How Did People React To Nazism?

Satisfactory Essays
1. Why is it difficult to really know how popular Hitler and the Nazis were among the German People?
Briefing 6, “How Did People React to Nazism”, clearly highlights the discrepancies between German people’s interpretations of Nazism and Hitler in the 1930s and after 1945, which demonstrates the uncertainty of Hitler’s true popularity. Initially in the 1930s, German citizens were unable to “express decent” and were coerced into passive acceptance of the Nazi ideology. This pressure to conform to Hitler’s homogenous Volksgemeinschaft, and the uniform propaganda of the mass media, presented Germany as a homogenous society whom admired Hitler. The photograph, “A Nuremburg rally” exemplifies an expression of Hitler’s popularity through the “massive Nazi Party rallies”. Furthermore, briefing 6 articulates that individuals’ opinions of Hitler were unable to be substantiated as the totalitarian regime prevented elections after the Enabling Act of 1933, while plebiscites could be easily manipulated to reflect Nazi ideology. Conversely, after World War II in 1945, when the true extend of Hitler’s horror and genocide was revealed, citizens rejected “that they had been fervent Nazi supporters”. Thus, background briefing 6 fundamentally emphasises the difficulty of asserting Hitler’s popularity among German citizens.

2. Why might people outside Germany have admired Hitler greatly?
Background briefing 6’s use of Lloyd George’s praise of Hitler exhibited the external admiration for Hitler’s regime, as it epitomised a miracle transformation. Predominantly, after the ruinous end to WW1 and the great depression, Nazism’s Gleichschaltung appeared to have rebuilt the German economy, restored its national power and met the material aspirations of...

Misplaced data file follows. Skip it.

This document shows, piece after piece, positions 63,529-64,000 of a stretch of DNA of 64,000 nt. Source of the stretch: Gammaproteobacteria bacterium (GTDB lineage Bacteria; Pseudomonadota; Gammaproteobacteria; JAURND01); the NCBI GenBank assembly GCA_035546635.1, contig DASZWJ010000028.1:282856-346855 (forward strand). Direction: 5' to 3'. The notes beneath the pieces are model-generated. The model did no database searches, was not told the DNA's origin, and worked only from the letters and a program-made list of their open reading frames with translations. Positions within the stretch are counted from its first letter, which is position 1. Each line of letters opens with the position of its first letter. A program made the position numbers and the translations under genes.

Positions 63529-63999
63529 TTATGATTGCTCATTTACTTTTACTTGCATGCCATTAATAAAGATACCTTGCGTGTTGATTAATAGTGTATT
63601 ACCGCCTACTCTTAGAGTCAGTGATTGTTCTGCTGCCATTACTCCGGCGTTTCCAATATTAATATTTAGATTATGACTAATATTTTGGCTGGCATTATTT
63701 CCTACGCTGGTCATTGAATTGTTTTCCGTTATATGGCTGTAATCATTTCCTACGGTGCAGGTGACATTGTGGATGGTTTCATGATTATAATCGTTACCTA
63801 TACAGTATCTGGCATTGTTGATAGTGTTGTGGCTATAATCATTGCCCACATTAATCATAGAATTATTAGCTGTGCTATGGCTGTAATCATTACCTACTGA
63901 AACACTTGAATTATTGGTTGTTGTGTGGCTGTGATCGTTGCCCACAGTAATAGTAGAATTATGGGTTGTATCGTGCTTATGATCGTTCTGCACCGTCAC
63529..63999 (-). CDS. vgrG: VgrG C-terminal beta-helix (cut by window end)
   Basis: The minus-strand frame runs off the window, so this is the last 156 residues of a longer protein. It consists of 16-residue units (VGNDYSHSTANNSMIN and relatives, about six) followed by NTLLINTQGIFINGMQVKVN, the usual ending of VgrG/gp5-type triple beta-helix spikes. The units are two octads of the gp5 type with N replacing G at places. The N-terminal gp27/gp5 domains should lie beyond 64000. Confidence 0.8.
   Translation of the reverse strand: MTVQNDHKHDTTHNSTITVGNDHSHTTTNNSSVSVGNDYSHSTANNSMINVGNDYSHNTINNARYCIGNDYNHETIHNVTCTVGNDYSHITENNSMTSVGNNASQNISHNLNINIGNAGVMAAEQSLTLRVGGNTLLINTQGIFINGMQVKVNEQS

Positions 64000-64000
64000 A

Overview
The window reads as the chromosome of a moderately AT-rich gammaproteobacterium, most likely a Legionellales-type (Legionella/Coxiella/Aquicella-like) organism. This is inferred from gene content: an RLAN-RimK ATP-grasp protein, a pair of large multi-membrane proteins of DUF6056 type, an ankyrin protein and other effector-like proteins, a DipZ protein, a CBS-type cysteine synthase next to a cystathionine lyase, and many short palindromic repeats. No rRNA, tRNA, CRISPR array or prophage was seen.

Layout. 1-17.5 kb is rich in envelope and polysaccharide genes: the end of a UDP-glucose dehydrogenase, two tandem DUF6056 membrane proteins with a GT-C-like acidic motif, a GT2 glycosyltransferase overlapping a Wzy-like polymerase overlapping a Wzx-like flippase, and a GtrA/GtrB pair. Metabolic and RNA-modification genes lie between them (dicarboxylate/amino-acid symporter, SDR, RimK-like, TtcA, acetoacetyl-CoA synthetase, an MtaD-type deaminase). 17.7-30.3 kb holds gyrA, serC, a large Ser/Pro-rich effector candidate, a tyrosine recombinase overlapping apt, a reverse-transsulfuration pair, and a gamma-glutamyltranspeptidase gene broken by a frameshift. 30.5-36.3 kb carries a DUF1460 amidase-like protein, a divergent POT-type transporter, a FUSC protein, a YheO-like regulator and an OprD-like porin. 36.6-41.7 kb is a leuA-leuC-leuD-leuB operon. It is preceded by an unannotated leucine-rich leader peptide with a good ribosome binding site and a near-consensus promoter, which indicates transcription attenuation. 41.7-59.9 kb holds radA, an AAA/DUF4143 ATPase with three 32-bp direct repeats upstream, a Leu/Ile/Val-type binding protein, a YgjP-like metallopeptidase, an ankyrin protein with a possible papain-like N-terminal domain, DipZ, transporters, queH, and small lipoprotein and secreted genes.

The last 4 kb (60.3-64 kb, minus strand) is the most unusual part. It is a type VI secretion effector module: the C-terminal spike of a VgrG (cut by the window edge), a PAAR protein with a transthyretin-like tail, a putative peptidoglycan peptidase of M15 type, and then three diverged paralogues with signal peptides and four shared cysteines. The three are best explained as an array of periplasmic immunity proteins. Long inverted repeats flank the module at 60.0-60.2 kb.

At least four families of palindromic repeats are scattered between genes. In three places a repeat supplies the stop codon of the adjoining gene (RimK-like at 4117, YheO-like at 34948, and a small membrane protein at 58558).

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...ellow Spots’ expository analysis of “the persecution of Jewish people in Germany” demonstrated the anti-Jewish violence as a larger, systematic campaign to annihilate Jews in the process of creating the Volksgemeinschaft. This clearly emphasises that people in Britain from 1936 were aware of the barbarism and cruelty of the Nazi regime, which was subsequently validated through the Holocaust. Furthermore, the book’s challenge for a “vocal and insistent protest of the civilised conscience against the Nazis” evidently suggests that particular Britain’s grasped the extensive horror of the Nazi totalitarian regime and implored that the population opposed the Nazis. Thus, the publication of ‘The Yellow Spot’ suggest that people in Britain had a significant insight into the maltreatment and prosecution of the Jews which was permeated to the core by Nazi’s racist ideology.
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